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Preserving Our Past

But fire does not destroy clay tablets. On the contrary, it preserves them. When exposed to heat in a process known to potters as firing, they became far more durable. An indication of just how stubbornly sturdy clay tablets are is that between five hundred thousand and two million clay tablets have been dug up over the past few centuries, many of them perfectly preserved. They may not be as lightweight and portable as scrolls, let alone books, CD-ROMs, or the silicon chips in our smartphones. But in terms of sheer durability, the technology for writing reached a peak five thousand years ago and has been going downhill ever since.

—Excerpted from Abby Smith Rumsey’s book, “When We Are Not More: How Digital Memory is Shaping Our Future”

This book mentioned above examines many of the same concepts that can be found in “Society’s Genome,” yet comes from a different perspective. If Society’s Genome” is written from an IT viewpoint, “When We Are No More” is written from the data curator’s perspective. In her book, Rumsey examines human memory and the means of preserving and sharing it from antiquity to the present.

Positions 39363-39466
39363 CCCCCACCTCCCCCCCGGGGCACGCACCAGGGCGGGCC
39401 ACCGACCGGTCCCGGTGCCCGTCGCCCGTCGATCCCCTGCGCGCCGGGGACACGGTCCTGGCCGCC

Rumsey points out that humans are unique in their ability to move through four dimensions – whether it’s imagining themselves in an ancient Roman battlefield or piloting a spaceship.  This comes from learning from objects of the past and transferring that knowledge forward.

“Society’s Genome” looks at the interstice of analog and digital from the digital side. “When We Are No More” addresses the impact of information lost in the creation of digital content. A startling example is a draft of the Declaration of Independence on display in the Library of Congress.

The sight of Jefferson’s venerated text so vividly edited always draws people up short. They are startled to see that the most famous phrase in this most famous document—“we hold these truths to be self-evident, that all men are created equal”— is not what Jefferson wrote. He wrote that the truths are “sacred and undeniable.” The words we know so well today are in fact a correction suggested by Benjamin. The jarring yet oddly familiar sight of the Declaration of Independence in full track changes mode makes self-evident the disagreements among the Founders and the compromises they agreed on.

Those who enjoyed “Society’s Genome” would certainly appreciate another view of digital preservation from Rumsey’s “When We Are No More”.

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